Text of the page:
Wednesday, February 3, 2010

Paladin of Souls by Lois McMaster Bujold

Posted by Simcha 8:46 AM, under | 4 comments

Louis McMaster Bujold’s Paladin of Souls has been sitting on my shelf, unread, for the past year. I had picked it up on my last trip to America, not realizing that it was a sequel to an earlier book, and so I put this book aside until I had a chance to read the first one, The Curse of Chalion. Now that I have finally read it, I only wish I had made more of an effort to do so sooner.

Although Paladin of Souls takes place in the same world as
The Curse of Chalion, with some of the same characters, the story is independent of the earlier book, focusing on different individuals and a different plot line. In Chalion, Ista was introduced as the mentally unstable widow of the king. Although, as it turned out, the “madness” was really based on fact, and Ista recovered after the curse was removed, she continued to be treated by those close to her as though she might become unhinged at any moment. At the start of Paladin of Souls, Ista is put into the care of the castle warder, and all her ladies in waiting, where she is expected to spend the rest of her days in quiet solitude.

Frustrated by the suffocating ministrations of those around her, and desiring to escape, Ista suggests a pilgrimage to pray at the country’s holy sites. Although she has no real desire for a spiritual journey, it is the only acceptable excuse that Ista could think of that would allow her to get away. A motley crew is assorted for the pilgrimage and Ista leaves behind her home, with much relief.

Ista’s relief is short lived as during the journey she discovers that the gods are not quite as finished with her as she had hoped. She begins to be assailed by dreams of an injured man calling for her help, and she fears that the dreams be more then just dreams. When an attack by a raiding enemy party leads Ista to the very man who she has been dreaming about, she realizes that the gods have another mission for her, despite the fact that she had failed her previous one.

It is difficult to describe
Paladin of Souls in only a few short paragraphs, particularly without giving too much away. This is a well told, fast paced story with plenty of adventure and excitement, and a bit of romance thrown in. Ista’s companions on her journey are all well developed characters that the reader will surely come to care for. My favorite was the country bred courier girl whom Ista had impulsively invited to become her lady-in-waiting for the excursion.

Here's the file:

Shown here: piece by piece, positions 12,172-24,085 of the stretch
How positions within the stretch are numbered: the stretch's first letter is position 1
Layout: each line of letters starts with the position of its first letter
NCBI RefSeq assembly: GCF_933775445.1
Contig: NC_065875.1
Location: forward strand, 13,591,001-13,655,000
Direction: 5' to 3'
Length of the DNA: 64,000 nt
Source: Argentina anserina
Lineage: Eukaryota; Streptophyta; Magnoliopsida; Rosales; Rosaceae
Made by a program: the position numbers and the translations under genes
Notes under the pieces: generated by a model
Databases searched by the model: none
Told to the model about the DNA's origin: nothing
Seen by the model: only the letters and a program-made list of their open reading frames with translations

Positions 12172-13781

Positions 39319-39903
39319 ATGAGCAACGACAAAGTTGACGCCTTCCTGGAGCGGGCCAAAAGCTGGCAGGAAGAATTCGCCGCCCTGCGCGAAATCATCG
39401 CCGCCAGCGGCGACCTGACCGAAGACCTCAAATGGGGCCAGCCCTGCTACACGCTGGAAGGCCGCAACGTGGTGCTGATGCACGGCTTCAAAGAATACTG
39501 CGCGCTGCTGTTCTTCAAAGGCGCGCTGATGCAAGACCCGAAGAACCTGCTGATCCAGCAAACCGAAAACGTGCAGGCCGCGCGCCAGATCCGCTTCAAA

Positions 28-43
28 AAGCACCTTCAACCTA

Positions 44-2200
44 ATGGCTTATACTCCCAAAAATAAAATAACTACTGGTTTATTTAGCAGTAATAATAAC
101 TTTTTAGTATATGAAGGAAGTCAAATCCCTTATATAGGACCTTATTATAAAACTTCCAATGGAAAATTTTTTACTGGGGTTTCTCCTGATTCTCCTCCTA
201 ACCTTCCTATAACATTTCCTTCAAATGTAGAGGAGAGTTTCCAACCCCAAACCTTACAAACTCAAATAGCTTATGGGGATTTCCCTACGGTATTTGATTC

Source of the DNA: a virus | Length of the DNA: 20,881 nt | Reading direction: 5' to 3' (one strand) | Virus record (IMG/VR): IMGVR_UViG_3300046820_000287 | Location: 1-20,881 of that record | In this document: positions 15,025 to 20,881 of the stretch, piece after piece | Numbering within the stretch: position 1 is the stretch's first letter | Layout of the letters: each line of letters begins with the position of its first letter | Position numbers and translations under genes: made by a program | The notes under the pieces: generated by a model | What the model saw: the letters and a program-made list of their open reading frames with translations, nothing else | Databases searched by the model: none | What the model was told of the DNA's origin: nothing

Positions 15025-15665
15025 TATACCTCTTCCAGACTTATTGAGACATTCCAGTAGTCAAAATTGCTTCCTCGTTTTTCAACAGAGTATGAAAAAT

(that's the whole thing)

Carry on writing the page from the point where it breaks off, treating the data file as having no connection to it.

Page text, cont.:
One of the things I found particularly interesting was Ms. Bujold’s atypical choices for a heroine, the 40 year old widowed mother of the queen. It was nice to have a heroine that was a little different then what you normally get in a quest adventure book.

There was just one part of the book that bothered me and that was when two brothers, after being separated from each other for a long while, are finally reunited. Despite the fact that the brothers had been very close and each thought the other to possibly be dead, when they were brought together the scene was very unemotional and matter-of-fact. I would have expected a bit more drama and emotion rather then the brief exchange of banter that took place. And then when Ista explained to the brothers the strange magical situation that they were in, they were so accepting of everything she said, despite the bizarreness of it, that I found it strange. I saw no real reason why the brothers should have so easily believed what Ista told them. It seemed out of character for these two strong independent men to so easily accept the wild tale that they were told with barely a protest. But these two issues are really just nit-picking on my part. I’m particularly sensitive to book characters who don’t behave as I have come to expect them to.

I would highly recommend Paladin of Souls to anyone looking for a good fantasy book, though I would suggest reading The Curse of Chalion first for a better understanding of the story. Just don’t wait a year to read it, like I did.


That is unusual - to have a middle-aged heroine. I already like this book!

I'm been seeing both books around for a while now but haven't picked either one up. Thank you for the review as it has now given my the drive to do so.

StephanieD: Bujold is great at creating heroes out of unorthodox characters. Most heroes and heroins are young, well-built and good looking, so it's nice to find something a little different.

Ryan: I'm really surprised that I never see any of Bujold's books on review on other blogs. Here in Israel she is one of the most popular scifi and fantasy authors. If you do read them, I look forward to hearing what you think

I totally adored this book. I never would have found it if I hadn't been "reading the Hugos". My aunt is a librarian and picked it off the list. When I read it, I didn't even know it was a sequel and I don't think not having read the first book hurt my reading experience at all. I think Paladin of Souls is one of the best fantasy books ever.

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